# Capacitor's dielectric and voltage?

1. May 1, 2015

### mohamed el teir

suppose a battery connected to a capacitor only (and no dielectric inserted), the potential difference of the capacitor will increase till it becomes equal to that of the battery, suppose we put dielectric in the capacitor, this will decrease potential difference of the capacitor, now the capacitor would have less potential difference than the battery, what will happen next, will the potential difference of the capacitor increase again till it becomes equal to that of the battery again, if it will not increase where will the rest of voltage supplied by the battery go, and if it will increase then the voltage and Q are the same as without dielectric so the capacitance will be the same as without dielectric while this is not true as permittivity increased, or will the potential difference increase again and the Q increase and the idea of Q being constant before/after inserting dielectric is while we aren't connecting a battery only

2. May 1, 2015

### x86

If I understood you correctly, you have a battery connected in series with a capacitor. The voltage across the capacitor will be fixed, that of the battery. The only effect the dielectric will have is changing the amount of charge stored on the capacitor.

3. May 1, 2015

### phinds

By what magic do you believe that this will happen?

4. May 1, 2015

### phinds

Exactly. As the dielectric is inserted the battery will supply more charge to maintain the voltage.

5. May 1, 2015

### mohamed el teir

thanks !

man, this will actually decrease the potential difference of the capacitor because k (dielectric constant) = v node / v, but what will happen yes that the potential difference of the capacitor will increase again to be equal to that of battery and therefore Q will increase to give the correct capacitance (higher one after inserting dielectric), what confused me was something i read that says Q is constant before/after inserting dielectric, i concluded that this is true only when there is no charging or discharging for the capacitor (ex: no battery connected to charge and no earthing to discharge), and i wanted to make sure that this conclusion is true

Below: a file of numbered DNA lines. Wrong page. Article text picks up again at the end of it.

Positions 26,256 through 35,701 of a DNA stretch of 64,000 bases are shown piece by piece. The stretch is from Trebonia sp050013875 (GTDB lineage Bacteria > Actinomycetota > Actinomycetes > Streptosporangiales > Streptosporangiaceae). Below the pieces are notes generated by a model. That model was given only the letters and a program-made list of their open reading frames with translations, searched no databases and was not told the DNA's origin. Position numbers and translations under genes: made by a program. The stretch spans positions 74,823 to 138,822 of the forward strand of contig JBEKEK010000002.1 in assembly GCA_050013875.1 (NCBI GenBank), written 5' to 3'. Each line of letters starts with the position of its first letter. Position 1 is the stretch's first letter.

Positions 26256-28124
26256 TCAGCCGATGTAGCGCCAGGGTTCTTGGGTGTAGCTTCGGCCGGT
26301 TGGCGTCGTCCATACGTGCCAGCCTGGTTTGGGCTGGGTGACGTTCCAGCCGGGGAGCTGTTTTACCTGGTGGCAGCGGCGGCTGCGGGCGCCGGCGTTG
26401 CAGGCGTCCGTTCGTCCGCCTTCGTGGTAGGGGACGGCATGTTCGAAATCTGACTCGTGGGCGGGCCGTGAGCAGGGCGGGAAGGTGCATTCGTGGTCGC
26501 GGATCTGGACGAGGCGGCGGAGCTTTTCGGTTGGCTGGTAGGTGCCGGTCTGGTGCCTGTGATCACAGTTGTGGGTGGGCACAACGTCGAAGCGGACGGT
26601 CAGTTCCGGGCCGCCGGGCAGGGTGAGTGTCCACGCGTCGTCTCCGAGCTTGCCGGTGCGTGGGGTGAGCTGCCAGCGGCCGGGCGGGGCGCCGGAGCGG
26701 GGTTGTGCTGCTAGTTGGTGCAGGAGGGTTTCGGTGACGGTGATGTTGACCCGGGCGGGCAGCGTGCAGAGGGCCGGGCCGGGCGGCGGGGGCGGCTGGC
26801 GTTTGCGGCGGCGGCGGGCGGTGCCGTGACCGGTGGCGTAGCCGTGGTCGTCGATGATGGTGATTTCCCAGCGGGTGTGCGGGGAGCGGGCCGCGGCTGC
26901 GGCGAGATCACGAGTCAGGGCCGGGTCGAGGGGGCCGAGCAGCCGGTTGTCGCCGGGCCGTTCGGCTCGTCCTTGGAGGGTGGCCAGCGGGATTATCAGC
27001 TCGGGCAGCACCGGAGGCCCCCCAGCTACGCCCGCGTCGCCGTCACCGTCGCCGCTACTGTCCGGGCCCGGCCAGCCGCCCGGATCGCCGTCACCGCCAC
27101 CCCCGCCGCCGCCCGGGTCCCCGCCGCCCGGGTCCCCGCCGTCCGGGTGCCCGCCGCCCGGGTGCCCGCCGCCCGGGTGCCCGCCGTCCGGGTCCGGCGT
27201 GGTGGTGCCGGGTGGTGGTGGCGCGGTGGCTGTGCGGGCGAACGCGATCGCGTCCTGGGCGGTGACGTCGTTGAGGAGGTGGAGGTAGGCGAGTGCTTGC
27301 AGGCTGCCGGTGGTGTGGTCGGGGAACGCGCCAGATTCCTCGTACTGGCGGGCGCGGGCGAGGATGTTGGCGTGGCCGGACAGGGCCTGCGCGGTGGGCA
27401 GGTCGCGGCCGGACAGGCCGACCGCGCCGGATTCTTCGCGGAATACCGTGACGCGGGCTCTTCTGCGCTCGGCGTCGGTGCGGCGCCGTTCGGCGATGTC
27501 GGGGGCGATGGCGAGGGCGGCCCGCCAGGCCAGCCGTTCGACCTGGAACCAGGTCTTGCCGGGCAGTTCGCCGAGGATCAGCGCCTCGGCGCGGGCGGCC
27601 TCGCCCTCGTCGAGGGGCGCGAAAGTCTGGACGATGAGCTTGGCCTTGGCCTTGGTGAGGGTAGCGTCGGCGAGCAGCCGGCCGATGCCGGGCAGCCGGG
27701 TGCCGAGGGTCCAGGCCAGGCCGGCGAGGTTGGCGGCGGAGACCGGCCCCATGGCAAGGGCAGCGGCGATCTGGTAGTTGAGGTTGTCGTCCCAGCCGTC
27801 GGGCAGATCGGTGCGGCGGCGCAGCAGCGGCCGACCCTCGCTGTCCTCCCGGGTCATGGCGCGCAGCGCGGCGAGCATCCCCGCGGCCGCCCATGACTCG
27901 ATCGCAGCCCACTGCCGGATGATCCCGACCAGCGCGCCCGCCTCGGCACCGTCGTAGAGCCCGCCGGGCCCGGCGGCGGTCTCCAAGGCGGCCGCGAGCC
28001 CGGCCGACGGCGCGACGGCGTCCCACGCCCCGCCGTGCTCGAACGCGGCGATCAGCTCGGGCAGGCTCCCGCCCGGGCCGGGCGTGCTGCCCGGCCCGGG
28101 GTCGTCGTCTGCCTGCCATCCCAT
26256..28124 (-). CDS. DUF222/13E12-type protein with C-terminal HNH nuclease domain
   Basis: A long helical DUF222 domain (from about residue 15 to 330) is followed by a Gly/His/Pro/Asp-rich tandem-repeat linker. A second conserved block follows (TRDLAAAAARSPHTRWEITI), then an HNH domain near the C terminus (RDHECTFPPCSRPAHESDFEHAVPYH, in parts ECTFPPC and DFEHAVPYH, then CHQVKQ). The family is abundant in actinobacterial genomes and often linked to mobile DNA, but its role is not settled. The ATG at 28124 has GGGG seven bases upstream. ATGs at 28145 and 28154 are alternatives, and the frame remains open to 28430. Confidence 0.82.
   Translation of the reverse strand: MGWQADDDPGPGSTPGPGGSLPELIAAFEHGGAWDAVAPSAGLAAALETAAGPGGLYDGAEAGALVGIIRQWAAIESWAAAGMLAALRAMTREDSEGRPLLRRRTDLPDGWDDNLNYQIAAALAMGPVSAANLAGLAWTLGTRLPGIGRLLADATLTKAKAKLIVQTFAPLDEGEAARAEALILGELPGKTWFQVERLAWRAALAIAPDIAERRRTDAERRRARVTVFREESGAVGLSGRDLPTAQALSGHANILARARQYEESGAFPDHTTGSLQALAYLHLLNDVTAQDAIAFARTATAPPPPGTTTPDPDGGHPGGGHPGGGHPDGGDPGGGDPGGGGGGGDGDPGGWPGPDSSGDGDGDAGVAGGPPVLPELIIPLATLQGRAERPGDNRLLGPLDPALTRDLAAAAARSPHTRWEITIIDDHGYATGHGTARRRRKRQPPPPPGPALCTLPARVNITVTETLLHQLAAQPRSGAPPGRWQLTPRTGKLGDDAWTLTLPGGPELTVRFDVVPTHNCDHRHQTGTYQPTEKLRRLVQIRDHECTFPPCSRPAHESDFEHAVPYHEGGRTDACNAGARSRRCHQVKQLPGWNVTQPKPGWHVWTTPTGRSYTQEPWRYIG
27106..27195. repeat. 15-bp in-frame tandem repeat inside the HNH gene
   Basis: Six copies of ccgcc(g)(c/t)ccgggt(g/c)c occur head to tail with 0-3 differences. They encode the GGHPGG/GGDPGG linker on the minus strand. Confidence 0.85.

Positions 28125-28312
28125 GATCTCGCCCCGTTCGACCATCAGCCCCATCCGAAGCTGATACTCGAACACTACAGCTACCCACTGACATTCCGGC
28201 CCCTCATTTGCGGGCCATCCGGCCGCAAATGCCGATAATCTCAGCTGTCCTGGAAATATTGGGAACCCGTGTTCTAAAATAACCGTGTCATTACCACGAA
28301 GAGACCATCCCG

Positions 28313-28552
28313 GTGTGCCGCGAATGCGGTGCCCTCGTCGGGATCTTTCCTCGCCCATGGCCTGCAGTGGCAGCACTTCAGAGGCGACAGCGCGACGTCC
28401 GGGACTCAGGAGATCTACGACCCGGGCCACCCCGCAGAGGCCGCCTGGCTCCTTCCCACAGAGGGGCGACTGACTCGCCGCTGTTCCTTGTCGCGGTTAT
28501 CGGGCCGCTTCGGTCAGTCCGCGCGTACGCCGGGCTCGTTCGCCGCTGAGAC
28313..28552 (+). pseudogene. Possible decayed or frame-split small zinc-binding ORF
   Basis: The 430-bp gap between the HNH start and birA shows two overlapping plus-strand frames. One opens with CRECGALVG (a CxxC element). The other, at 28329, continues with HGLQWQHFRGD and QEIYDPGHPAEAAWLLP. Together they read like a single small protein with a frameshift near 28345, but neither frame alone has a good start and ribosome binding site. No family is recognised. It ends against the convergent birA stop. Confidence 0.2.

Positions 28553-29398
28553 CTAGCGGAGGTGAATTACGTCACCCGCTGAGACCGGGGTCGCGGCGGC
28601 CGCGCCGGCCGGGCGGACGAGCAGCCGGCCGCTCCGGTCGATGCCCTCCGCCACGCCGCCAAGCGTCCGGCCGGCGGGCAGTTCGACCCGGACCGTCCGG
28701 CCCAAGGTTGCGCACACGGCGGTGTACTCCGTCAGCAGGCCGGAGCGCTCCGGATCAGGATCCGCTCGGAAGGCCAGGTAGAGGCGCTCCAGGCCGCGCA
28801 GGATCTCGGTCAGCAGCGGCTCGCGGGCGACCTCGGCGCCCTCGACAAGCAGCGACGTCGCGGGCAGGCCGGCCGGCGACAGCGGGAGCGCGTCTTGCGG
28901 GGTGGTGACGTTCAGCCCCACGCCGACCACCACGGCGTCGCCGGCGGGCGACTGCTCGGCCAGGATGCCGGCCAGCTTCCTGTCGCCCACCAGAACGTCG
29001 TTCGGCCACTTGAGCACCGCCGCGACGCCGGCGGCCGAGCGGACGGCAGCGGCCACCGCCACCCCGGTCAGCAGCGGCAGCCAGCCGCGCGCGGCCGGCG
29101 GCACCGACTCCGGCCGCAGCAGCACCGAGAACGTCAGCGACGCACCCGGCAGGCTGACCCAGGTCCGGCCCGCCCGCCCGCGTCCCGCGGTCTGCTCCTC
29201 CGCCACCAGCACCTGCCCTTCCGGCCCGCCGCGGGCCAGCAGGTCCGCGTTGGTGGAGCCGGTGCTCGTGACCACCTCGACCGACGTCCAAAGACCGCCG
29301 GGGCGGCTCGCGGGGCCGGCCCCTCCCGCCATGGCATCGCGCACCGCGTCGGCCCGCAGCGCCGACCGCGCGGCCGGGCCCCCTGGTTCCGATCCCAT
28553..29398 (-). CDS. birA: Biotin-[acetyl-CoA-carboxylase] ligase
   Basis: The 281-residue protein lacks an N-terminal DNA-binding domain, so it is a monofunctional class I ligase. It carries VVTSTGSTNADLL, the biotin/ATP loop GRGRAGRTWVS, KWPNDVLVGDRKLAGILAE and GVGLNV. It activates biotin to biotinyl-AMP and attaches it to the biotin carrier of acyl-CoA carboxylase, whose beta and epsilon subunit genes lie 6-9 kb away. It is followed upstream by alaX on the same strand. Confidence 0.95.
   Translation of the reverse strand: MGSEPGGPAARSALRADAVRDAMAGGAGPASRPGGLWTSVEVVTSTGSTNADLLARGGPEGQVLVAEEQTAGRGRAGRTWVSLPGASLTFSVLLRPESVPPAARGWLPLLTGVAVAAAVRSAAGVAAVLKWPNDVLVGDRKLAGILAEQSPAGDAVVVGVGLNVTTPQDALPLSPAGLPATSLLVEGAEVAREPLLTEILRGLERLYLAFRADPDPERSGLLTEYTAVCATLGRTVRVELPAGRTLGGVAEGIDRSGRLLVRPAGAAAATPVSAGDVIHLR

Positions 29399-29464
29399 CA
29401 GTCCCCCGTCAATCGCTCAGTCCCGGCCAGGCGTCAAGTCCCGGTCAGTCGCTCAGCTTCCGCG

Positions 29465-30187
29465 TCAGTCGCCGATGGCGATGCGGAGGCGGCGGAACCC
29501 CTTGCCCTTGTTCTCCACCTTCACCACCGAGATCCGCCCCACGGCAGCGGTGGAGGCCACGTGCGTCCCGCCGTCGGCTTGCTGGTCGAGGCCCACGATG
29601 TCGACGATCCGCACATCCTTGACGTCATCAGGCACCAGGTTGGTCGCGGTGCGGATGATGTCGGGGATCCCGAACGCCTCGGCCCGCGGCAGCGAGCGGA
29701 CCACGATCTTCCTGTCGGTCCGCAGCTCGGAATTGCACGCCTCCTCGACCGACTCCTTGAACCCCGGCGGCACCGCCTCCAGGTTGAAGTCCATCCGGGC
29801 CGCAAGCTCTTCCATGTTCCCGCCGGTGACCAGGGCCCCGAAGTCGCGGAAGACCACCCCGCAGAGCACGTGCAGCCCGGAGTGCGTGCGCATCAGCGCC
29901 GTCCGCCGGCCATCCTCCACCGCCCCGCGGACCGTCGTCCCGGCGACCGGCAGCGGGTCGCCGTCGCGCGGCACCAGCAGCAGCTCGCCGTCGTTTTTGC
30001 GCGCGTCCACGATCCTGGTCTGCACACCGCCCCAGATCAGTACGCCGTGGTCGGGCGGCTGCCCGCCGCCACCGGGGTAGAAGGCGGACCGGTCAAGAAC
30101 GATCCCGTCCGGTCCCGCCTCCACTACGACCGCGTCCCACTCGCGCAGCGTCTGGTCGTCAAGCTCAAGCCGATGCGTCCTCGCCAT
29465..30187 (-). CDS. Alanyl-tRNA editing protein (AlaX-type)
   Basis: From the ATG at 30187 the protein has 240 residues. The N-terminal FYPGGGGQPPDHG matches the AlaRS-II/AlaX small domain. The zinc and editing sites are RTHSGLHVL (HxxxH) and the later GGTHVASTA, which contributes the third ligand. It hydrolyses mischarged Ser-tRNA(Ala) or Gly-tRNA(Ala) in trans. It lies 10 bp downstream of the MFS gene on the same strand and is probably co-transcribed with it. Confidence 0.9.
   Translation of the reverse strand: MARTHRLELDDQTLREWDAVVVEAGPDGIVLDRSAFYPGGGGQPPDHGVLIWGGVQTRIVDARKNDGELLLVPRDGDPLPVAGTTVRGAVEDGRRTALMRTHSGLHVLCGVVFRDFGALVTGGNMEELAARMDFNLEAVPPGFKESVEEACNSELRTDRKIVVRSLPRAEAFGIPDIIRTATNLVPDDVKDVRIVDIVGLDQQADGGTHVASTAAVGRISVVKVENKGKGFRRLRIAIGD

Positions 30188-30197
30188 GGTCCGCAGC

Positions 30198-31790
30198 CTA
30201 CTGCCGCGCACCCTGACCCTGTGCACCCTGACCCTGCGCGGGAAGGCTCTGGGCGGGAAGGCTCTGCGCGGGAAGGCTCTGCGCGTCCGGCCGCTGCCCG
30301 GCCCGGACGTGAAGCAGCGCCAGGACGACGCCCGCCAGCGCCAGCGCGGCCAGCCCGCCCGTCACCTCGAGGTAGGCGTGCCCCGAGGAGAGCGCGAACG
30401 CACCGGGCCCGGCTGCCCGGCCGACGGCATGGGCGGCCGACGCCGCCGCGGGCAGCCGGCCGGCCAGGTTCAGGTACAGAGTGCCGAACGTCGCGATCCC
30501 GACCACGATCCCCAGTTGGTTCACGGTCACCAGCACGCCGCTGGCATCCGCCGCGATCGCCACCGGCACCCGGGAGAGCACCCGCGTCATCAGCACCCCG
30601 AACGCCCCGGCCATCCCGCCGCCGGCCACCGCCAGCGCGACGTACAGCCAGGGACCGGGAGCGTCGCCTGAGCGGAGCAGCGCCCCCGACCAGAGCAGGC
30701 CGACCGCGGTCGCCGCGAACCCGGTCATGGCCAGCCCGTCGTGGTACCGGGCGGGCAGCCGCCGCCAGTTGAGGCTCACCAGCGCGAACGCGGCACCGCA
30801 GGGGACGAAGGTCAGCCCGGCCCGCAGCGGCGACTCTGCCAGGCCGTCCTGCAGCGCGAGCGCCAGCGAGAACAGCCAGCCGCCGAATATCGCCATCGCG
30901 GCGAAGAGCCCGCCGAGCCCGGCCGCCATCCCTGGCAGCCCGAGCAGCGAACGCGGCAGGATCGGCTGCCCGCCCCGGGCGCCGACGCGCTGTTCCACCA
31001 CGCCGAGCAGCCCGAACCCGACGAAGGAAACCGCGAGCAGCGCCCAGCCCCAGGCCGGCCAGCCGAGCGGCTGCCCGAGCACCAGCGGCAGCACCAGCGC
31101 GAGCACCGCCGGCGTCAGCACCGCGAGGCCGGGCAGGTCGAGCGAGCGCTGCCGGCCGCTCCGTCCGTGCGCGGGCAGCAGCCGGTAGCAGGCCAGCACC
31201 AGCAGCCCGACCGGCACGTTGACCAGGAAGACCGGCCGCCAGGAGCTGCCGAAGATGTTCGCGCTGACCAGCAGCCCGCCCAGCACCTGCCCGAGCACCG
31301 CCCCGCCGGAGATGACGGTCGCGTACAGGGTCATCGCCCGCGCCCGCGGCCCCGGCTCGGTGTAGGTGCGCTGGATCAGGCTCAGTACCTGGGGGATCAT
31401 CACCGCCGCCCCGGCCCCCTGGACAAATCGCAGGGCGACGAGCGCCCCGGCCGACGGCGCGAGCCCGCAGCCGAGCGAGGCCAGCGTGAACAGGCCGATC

Last edited: May 1, 2015
6. May 1, 2015

### phinds

That's fine, but making sure that something is true by making a false statement about it is not really the best way to go. Best just ask your question directly. It will NOT decrease the potential difference on the capacitor unless you can magically cause the dielectric to be inserted faster than the battery can supply charge. For an actual battery that may be physically possible and not require magic, but for an ideal battery it is not possible and WOULD require magic.

7. May 1, 2015

### mohamed el teir

what false statement ? you can assume that inserting the dielectric would be after removing the capacitor and then connecting it again, if i didn't say the potential difference part i wouldn't ask the question, because when the potential of capacitor doesn't change then Q is not constant and this was the thing i wanted to make sure of because of the not-well-explained thing i read about Q being constant in absolute manner

8. May 1, 2015

### davenn

we cant assume anything ..... if you don't state all the information, we can only go by what you have written

9. May 1, 2015

### phinds

As davenn pointed out, that is NOT what you said. You may have felt that you fully implied it but I would not agree and in any case you have to say exactly what you mean if you expect to get any answer based on exactly what you are thinking. We are not mind readers.

10. May 1, 2015

### mohamed el teir

you know that the person writes this types of question at the moment he is thinking of it, so yes maybe not 100% of info is given clear, anyone can ask what's clear and then i will make my point more clear for sure

11. May 1, 2015

### mohamed el teir

as i said maybe not all the info is 100% clear, but you know as this question is based on confusion so it may have confusion in its info as well, the false idea of Q being constant in absolute manner would make one think of the question like this : how come the voltage will be constant in the capacitor while its Q is constant all the way ? if i could give the info 100% clear then i wouldn't have the confusion, that's what i mean

12. May 1, 2015

Fair enough.